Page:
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Ureka – one package to install them all!

Among the simplest installation methods to install IRAF are SciSoft (for RedHat/Fedora based distributions) and Fernando Avila Castro iso files (for Ubuntu/Debian based distributions). However, both require root privileges. What can you do when you do not have these permissions?

Ureka [1] comes in rescue! It is easy to install (download and run the installer![2]) and it doesn’t need any root privileges, so you can install it under your home directory.

Moreover, it offers, along with a simple installation of IRAF, a full installation of Python, with many pre-installed modules useful to perform almost any astronomical reduction (e.g. PyRAF, Astropy, matplotlib, pandas, [more]).

By default Ureka (1.4.1) installs with a Python version (2.7.3), and it modifies your shell starting scripts (bashrc,tcshrc) to create the aliases to use. E.g. the added lines in a .bashrc file are:

ur_setup() {
    eval `/var/home/maravelias/.ureka/ur_setup -sh $*`
ur_forget() {
    eval `/var/home/maravelias/.ureka/ur_forget -sh $*`

and you can invoke Ureka by simple typing: ur_setup. Now, this means that in every shell that you start you will have to type over and over again the same command, which becomes at least frustrating. In order to avoid this, you can simply comment the alias line:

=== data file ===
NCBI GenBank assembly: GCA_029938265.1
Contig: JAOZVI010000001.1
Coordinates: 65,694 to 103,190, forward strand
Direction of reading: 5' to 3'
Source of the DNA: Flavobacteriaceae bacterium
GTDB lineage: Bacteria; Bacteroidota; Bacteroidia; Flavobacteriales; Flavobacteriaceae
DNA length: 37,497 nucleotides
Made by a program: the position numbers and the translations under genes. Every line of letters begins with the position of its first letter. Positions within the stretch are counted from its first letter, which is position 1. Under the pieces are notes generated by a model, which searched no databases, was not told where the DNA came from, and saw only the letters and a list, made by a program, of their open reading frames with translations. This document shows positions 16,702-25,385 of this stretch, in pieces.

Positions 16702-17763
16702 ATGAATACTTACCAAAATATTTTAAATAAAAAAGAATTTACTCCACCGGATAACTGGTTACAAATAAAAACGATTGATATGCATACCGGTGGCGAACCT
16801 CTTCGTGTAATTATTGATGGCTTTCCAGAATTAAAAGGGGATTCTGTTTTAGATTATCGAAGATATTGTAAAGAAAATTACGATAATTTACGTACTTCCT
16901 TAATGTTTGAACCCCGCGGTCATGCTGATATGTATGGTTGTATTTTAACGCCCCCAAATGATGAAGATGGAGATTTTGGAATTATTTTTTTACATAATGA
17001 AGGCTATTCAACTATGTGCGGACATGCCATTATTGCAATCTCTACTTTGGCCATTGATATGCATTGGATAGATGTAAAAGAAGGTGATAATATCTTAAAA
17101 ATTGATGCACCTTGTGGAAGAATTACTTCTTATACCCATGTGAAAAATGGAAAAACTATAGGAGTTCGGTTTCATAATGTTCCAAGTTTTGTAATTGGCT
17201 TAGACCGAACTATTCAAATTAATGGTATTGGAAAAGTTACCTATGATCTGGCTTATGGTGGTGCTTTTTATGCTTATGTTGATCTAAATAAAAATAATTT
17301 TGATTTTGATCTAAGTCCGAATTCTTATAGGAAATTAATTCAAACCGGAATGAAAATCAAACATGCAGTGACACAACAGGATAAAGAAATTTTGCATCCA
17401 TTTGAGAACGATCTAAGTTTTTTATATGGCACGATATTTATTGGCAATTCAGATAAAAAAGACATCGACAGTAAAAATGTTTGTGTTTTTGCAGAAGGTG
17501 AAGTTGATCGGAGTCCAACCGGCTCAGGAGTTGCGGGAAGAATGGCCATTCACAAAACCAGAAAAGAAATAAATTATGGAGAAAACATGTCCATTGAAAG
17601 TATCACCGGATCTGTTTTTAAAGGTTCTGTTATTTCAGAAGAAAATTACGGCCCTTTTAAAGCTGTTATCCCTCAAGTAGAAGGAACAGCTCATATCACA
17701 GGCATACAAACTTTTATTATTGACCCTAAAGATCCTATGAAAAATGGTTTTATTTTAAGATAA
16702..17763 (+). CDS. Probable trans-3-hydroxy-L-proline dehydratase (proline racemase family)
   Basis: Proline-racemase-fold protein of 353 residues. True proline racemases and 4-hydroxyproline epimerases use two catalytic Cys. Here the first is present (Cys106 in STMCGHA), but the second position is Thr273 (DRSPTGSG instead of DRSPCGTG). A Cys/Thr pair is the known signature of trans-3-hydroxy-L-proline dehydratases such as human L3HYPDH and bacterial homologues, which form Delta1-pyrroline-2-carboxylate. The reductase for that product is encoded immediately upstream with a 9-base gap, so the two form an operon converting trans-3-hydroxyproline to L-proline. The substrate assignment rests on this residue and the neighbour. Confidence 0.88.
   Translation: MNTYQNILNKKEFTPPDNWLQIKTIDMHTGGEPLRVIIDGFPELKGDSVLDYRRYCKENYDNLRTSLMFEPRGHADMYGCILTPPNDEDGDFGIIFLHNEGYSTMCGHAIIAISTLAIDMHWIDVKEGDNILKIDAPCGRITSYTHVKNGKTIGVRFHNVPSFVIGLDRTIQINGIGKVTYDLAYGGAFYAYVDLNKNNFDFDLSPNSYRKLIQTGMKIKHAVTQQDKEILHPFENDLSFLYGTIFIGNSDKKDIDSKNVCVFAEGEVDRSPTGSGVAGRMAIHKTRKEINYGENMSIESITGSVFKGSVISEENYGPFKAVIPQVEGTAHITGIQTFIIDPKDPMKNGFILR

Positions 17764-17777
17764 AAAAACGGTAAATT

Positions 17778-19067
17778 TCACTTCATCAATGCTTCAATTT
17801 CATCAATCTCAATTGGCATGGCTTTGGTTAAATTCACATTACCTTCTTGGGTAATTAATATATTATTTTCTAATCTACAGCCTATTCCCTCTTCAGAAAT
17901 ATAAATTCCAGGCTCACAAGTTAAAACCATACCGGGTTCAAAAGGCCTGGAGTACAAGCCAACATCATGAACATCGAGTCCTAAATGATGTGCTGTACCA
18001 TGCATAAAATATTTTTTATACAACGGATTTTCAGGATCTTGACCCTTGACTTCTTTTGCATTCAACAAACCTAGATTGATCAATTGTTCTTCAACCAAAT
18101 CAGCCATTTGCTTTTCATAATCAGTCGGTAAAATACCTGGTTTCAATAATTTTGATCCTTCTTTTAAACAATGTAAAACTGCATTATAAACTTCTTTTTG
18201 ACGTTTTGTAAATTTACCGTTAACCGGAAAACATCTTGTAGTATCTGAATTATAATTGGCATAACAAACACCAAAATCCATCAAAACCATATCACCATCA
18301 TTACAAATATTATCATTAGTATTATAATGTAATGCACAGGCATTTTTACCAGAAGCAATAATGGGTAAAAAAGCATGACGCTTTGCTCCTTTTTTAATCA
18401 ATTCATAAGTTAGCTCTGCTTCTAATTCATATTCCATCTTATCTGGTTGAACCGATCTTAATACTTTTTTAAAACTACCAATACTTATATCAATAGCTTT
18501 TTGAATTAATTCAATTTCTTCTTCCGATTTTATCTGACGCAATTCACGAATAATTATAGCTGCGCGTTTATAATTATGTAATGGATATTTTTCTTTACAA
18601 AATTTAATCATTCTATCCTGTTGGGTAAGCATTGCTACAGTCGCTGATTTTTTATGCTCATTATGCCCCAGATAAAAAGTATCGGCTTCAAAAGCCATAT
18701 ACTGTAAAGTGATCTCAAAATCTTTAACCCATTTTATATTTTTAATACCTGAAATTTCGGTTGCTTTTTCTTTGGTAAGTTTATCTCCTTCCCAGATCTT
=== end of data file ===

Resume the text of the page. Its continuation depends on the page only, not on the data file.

#ur_setup() {
eval `/var/home/maravelias/.ureka/ur_setup -sh $*`
ur_forget() {
    eval `/var/home/maravelias/.ureka/ur_forget -sh $*`

so Ureka starts with every shell now. This option allows Python to install any extra modules (through PyPI – pip install) to the Ureka path and not system’s Python path.

Ureka allows for multiple installations of difference versions or different variants so there is reasoning in using the alias – but still for many users it may not be necessary (in any case you just uncomment the lines and you get back to the normal use).

So, Ureka offers an easy and clean way to install IRAF and a powerfull Python installation at the same time, without any root permissions. The only drawback is that it needs a lot of space (~4-5 GB), but it does not seem dramatic nowadays. [As far as the sys-admins it is easier to provide you with more extra space rather than software installations/updates within their systems.]

[1] Ureka: http://ssb.stsci.edu/ureka/
[2] Documentation 1.4: http://ssb.stsci.edu/ureka/1.4.1/docs/index.html

Installing matplotlib through pip but no plot displayed

The easiest way to install any Python package is through PyPI. So, matplotlib is not an exception and we installed it on a CentOS (v6.4) machine without any errors (of course after updating numpy).

But when we tried to plot something we couldn’t see anything. This is actually a backend issue, and when we installed matplotlib there was no support for any backend (except the default agg which is supplied with matplotlib).

To solve this, we first installed the pygtk-dev version and then re-istalled matplotlib, through

pip install matplotlib

which was build now with the GTKAgg as default backend.

Happy plotting !